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The interview of my well elder went vey well. I felt that D.T.

has had
a very interesting and fulfilling life. My impression of him was that he looks
and feels pretty good considering the entire medical complications he’s
encountered over his life. Because I have known D.T for about fifteen years,
it was fascinating how much I didn’t know about him. Due to the fact that
he’s my father-in-law, I feel very fortunate to have taken the time to do this.
I now have a recording of D.T.’s legacy that I can pass on to my children and
grand children. So many times in today’s society legacies are not told and
become forgotten.
One communication barrier that I used was false reassurance. D.T. has
been very ill in the past and I found myself saying that everything will be
fine when in reality he lives day to day due to his heart condition. The
therapeutic communication skills I used were using silence so he had a
chance to really tell his story without interruptions and asking open ended
questions to prompt him to open up. The interview lasted about an hour and
a half but the time went very quickly. It’s amazing what people go through in
life and how they perceive it.
My client was really open and willing to tell me about his life. There
were times when he became openly emotional and other times when he was
laughing because maybe he hadn’t thought of these times for a long time. At
other times in the interview, he was honest about how close to death he was
and how afraid he has been of dying.
D.T. has adjusted to aging well even with all the medical problems
he’s has in the past. He can still golf, fish and camp but other activities he
enjoyed in the past he has had to let go of like basketball & football. He
must be careful with activities that may stress his heart because he lives in a
constant state of Atrial Fibrillation and his heart can quickly go into
Ventricular Tachycardia. He is still able to drive but knows when they travel
that they’re only able to drive six to eight hours before they have to stop
overnight. The knowledge deficits I noticed were that he hasn’t had a
nutritional assessment for at least five years; there are some safety deficits in
their house such as no grab bars in the bath tub or risers on the toilet but I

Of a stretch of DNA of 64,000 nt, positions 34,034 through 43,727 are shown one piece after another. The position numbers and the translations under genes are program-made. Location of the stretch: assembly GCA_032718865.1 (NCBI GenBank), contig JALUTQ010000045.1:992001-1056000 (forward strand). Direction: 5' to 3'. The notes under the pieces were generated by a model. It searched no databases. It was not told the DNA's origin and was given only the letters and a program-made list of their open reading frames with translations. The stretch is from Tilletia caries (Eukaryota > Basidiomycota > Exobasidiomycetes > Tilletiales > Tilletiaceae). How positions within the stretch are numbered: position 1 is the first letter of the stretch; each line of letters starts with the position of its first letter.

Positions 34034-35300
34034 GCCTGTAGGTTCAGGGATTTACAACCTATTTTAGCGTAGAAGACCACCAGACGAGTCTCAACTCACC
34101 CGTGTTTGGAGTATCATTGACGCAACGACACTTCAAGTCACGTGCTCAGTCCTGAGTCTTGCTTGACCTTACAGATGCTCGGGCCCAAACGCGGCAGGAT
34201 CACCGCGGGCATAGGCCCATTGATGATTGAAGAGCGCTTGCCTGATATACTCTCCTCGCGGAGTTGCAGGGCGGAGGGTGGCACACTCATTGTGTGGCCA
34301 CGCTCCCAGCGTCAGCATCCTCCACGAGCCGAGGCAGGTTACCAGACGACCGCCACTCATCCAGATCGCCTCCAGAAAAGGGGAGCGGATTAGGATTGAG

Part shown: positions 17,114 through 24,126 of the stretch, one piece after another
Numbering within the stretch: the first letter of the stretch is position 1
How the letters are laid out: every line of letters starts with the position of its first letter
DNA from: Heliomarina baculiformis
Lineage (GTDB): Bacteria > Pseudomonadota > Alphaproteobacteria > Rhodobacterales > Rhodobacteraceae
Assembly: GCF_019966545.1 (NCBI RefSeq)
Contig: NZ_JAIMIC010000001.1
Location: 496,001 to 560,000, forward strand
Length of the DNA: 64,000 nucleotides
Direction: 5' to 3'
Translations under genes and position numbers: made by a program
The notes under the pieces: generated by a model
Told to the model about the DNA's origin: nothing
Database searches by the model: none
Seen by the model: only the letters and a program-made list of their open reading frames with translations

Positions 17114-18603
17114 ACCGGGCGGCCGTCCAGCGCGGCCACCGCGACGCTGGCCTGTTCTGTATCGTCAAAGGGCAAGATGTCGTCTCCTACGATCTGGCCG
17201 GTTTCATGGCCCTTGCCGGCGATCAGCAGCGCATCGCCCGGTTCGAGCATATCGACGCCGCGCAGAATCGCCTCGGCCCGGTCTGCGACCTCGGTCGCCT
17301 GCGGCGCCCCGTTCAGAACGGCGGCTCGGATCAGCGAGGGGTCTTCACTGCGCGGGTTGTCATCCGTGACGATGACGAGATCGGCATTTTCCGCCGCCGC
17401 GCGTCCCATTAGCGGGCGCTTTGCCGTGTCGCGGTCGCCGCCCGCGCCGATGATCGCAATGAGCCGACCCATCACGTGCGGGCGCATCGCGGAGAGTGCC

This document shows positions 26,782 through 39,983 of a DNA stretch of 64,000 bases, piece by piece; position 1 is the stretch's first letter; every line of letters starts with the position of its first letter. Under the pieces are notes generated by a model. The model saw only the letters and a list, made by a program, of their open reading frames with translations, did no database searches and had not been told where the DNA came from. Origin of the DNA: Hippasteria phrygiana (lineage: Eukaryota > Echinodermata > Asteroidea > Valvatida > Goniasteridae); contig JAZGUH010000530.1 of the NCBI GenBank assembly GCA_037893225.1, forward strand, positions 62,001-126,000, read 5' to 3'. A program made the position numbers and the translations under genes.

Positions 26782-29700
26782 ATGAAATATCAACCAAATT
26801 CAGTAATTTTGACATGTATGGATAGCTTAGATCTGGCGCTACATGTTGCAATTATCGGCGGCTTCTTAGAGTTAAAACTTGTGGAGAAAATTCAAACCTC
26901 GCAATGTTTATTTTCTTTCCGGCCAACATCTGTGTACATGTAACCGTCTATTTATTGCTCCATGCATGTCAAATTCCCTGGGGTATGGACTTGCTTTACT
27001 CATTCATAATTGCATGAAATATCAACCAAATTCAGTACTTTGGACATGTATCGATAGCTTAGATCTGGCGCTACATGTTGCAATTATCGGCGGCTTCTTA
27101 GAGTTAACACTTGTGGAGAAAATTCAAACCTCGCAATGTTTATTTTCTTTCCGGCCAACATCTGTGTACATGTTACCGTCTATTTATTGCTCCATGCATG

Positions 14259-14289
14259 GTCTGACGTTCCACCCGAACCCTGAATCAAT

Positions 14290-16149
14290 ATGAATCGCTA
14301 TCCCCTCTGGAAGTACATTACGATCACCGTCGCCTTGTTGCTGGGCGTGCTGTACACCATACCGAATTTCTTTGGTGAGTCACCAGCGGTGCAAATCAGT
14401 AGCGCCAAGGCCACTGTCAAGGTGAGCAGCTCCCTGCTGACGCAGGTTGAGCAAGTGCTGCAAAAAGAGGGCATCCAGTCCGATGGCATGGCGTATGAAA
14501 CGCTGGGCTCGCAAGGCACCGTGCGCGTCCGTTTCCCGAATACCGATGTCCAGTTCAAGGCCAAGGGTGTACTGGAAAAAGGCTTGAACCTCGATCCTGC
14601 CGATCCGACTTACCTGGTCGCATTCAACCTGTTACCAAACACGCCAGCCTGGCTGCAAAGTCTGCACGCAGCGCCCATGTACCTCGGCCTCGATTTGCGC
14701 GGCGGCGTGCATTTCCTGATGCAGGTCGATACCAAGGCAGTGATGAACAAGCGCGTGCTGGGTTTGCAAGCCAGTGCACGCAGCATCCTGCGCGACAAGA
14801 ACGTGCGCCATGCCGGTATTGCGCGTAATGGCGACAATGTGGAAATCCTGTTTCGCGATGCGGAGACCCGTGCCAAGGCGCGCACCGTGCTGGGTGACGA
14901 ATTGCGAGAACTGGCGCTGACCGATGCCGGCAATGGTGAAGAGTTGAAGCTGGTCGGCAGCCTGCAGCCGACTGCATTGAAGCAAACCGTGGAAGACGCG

intend on helping get some of these items installed. They also live on the
second floor so they have to go up two flights of stairs during the regularly
therefore winter safety is an issue that I have addressed with them.
The interview took place in the morning at D.T.’s over a hot cup of
coffee. He grew up in a small town in North Dakota called Wahpeton. He
married a local girl and had two boys. After attending a local college in
Moorhead, MN he moved back to Wahpeton where he worked at Wahpeton
schools for thirty four years as a teacher, principal and superintendent. He
started all girls athletics in the city of Wahpeton and enjoyed all aspects of
teaching. He had his first heart attack in 1979 and was physically dead on
the table before he was brought back to life. In 1980 he lost his first wife
Donna to ovarian cancer. He then met and married his current wife Stacey in
1981. His second heart attack occurred in 1997 and they placed a
defibrillator at that time. He also had a heart ablation done to remove
substances that were making his heart race. Two years later he became very
ill with complications from a reaction to Amioderone which put him in a
drug induced coma for two weeks. He’s had colon and prostate cancer
several times. In 2005, he had a subdural hematoma due to his Coumadin
use. He was rushed to St. Anthony’s Central where they preformed brain
surgery. He beat the odds and fully recovered without any complications.
He’s lives day to day but has had little complications in the past three years.
He lives with his wife and dog Maddie in an apartment in Westminster. I feel
his positive attitude and medical compliance makes him a well elder.
His idea of health and old age are that you live each day to the fullest
doing what you can, stay active everyday and thank God for all you’ve been
given. His grandchildren keep him young and he lives to be with them. His
medications are really the reason he’s able to continue everyday. He takes as
many as seventeen meds per day. He listens to physicians and tries to
comply with what they tell them. They maintain independence because they
really eat properly, exercise accordingly and get out when they can to have
fun.